by Val Tobin
Agents and editors will often decide whether a book is for them by reading the first page of a manuscript. Many readers also decide to buy a book based on that critical first-page sample. Each month I post the first page of a book and you can vote on whether or not you’d read the book based on the sample.
After you vote, I’ll let you know the title of the book, my reaction to the sample, and why I’d keep reading or why I’d put it down. The goal is to have fun while we explore the beginnings of a variety of books and what compels readers to keep reading.
While I won’t divulge the title or author until you’ve read the piece, I will include the genre and any preliminary items (for example, quotes) you’d see when opening the book on your own.
NOTE: Set aside your preference for or against any specific genre and just focus on the writing. Does it compel you to turn the page and find out what comes next? Base your decision to turn the page on the excerpt’s writing alone.
Genre: Literary Fiction
Nature never deceives us; it is always we who deceive ourselves. — Jean-Jacques Rousseau
That spring, rain fell in great sweeping gusts that rattled the rooftops. Water found its way into the smallest cracks and undermined the sturdiest foundations. Chunks of land that had been steady for generations fell like slag heaps on the roads below, taking houses and cars and swimming pools down with them. Trees fell over, crashed into power lines; electricity was lost. Rivers flooded their banks, washed across yards, ruined homes. People who loved each other snapped and fights erupted as the water rose and the rain continued.
Leni felt edgy, too. She was the new girl at school, just a face in the crowd; a girl with long hair, parted in the middle, who had no friends and walked to school alone.
Now she sat on her bed, with her skinny legs drawn up to her flat chest, a dog-eared paperback copy of Watership Down open beside her. Through the thin walls of the rambler, she heard her mother say, Ernt, baby, please don’t. Listen … and her father’s angry leave me the hell alone.
They were at it again. Arguing. Shouting.
Soon there would be crying.
Weather like this brought out the darkness in her father …
Would you turn the page? Vote now.
- Yes 67%, 2 votes2 votes 67%2 votes - 67% of all votes
- No 33%, 1 vote1 vote 33%1 vote - 33% of all votes
Today’s Book Revealed
Today’s book is The Great Alone by Kristin Hannah.
Blurb from Amazon
In Kristin Hannah’s The Great Alone, a desperate family seeks a new beginning in the near-isolated wilderness of Alaska only to find that their unpredictable environment is less threatening than the erratic behavior found in human nature.
#1 New York Times Instant Bestseller (February 2018)
A People “Book of the Week”
Buzzfeed’s “Most Anticipated Women’s Fiction Reads of 2018”
Seattle Times’s “Books to Look Forward to in 2018”
Alaska, 1974. Ernt Allbright came home from the Vietnam War a changed and volatile man. When he loses yet another job, he makes the impulsive decision to move his wife and daughter north where they will live off the grid in America’s last true frontier.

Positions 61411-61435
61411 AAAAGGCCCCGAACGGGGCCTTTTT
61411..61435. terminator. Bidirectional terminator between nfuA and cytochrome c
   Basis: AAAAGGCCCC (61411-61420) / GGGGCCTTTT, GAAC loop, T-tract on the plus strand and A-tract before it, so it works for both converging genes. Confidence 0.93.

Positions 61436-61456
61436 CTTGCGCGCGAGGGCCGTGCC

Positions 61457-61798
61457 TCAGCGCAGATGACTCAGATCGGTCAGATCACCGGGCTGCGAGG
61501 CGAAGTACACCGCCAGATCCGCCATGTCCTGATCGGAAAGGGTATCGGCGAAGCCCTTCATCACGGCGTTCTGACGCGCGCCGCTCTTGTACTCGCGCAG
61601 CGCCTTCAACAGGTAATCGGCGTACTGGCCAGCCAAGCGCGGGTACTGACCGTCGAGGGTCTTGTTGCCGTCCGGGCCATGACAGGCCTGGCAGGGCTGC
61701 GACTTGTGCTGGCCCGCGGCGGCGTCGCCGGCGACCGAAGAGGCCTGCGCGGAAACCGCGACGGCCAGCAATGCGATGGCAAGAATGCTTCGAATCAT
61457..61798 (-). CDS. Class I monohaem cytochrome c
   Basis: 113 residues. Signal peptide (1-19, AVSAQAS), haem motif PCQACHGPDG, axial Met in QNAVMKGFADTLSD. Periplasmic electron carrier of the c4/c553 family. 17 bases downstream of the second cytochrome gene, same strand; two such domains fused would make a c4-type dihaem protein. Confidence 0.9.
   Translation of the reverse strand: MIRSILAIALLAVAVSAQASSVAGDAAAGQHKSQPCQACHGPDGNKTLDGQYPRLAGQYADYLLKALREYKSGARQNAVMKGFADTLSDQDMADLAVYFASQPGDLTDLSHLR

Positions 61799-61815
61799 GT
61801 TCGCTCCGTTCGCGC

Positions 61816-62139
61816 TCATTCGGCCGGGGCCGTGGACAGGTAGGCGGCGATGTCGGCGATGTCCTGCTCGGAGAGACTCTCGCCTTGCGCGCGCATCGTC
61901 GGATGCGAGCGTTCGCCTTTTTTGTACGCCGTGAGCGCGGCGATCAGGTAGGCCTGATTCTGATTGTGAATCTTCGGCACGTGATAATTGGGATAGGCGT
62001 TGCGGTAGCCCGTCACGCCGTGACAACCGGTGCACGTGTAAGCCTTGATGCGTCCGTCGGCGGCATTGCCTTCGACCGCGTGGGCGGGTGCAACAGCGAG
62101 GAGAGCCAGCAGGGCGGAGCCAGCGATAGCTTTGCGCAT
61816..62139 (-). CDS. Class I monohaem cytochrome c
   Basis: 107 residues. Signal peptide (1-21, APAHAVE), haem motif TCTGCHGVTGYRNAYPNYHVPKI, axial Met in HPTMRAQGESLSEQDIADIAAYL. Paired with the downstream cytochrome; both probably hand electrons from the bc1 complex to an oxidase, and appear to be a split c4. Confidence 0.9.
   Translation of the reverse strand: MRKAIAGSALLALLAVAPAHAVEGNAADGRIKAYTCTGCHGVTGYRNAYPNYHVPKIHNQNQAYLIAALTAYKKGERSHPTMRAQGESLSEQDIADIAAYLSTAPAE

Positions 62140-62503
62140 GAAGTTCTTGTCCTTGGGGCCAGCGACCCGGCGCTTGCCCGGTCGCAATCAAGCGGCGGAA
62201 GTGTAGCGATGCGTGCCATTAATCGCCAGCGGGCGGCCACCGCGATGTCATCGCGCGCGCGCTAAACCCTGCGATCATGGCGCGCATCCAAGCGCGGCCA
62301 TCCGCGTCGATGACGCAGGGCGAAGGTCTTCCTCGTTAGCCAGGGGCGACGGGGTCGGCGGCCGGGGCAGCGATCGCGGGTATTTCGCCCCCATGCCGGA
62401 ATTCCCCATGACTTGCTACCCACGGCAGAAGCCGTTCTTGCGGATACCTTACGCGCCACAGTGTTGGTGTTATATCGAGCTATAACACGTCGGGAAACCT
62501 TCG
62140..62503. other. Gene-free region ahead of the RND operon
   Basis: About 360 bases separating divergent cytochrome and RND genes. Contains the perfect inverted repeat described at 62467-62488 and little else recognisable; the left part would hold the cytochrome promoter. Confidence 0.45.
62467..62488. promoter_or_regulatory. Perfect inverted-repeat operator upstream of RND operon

Cora will do anything for the man she loves, even if means following him into the unknown. Thirteen-year-old Leni, caught in the riptide of her parents’ passionate, stormy relationship, has little choice but to go along, daring to hope this new land promises her family a better future.
In a wild, remote corner of Alaska, the Allbrights find a fiercely independent community of strong men and even stronger women. The long, sunlit days and the generosity of the locals make up for the newcomers’ lack of preparation and dwindling resources.
But as winter approaches and darkness descends, Ernt’s fragile mental state deteriorates. Soon the perils outside pale in comparison to threats from within. In their small cabin, covered in snow, blanketed in eighteen hours of night, Leni and her mother learn the terrible truth: they are on their own.
Would I Turn the Page?
Yes, if we’re talking about the writing style and whether, as an editor, I’d get excited about receiving it in my inbox. The writing draws me in. It opens by describing the setting at the macro level—the storm and what it’s doing to the area. Then it focuses on Leni and her personal environment, which reflects the storm outside. I loved the imagery and the writing style.
I’m not, however, crazy about the subject matter. Immediately you can see where this story is going. A young girl listening to her parents arguing and who, it’s made clear, is used to listening to her parents arguing. She recognizes the pattern: arguing, shouting, and then crying. Her father has darkness in him. This sets the tone for the story. It’ll be dark—you can already guess that it’ll be about violence in the home even without reading the blurb.
So, while I like the writing style, the character we’re introduced to (Leni is reading Watership Down, one of my favourite books), and that it’s a coming-of-age story, I prefer not to read stories about domestic violence. You know there are only a few ways such stories can end, and literary fiction isn’t known for its main characters kicking ass and living happily ever after.
I did keep turning though. This was a selection for the book club to which I belong and I read it for that reason. I’m glad I did. It’s well worth the read—so, it’s one of those books that I’m glad I’ve read though it was a challenge emotionally to read it and I shed tears while doing so.
If that hasn’t scared you off, then it’s a worthwhile read.
What do you think?
Does this passage from The Great Alone intrigue you? Does it make you want to turn the page and continue reading? Will you run out now and buy the book? Borrow it?
Val Tobin writes speculative fiction and searches the world over for the perfect butter tart. Her home is in Newmarket, Ontario, where she enjoys writing, reading, and talking about writing and reading.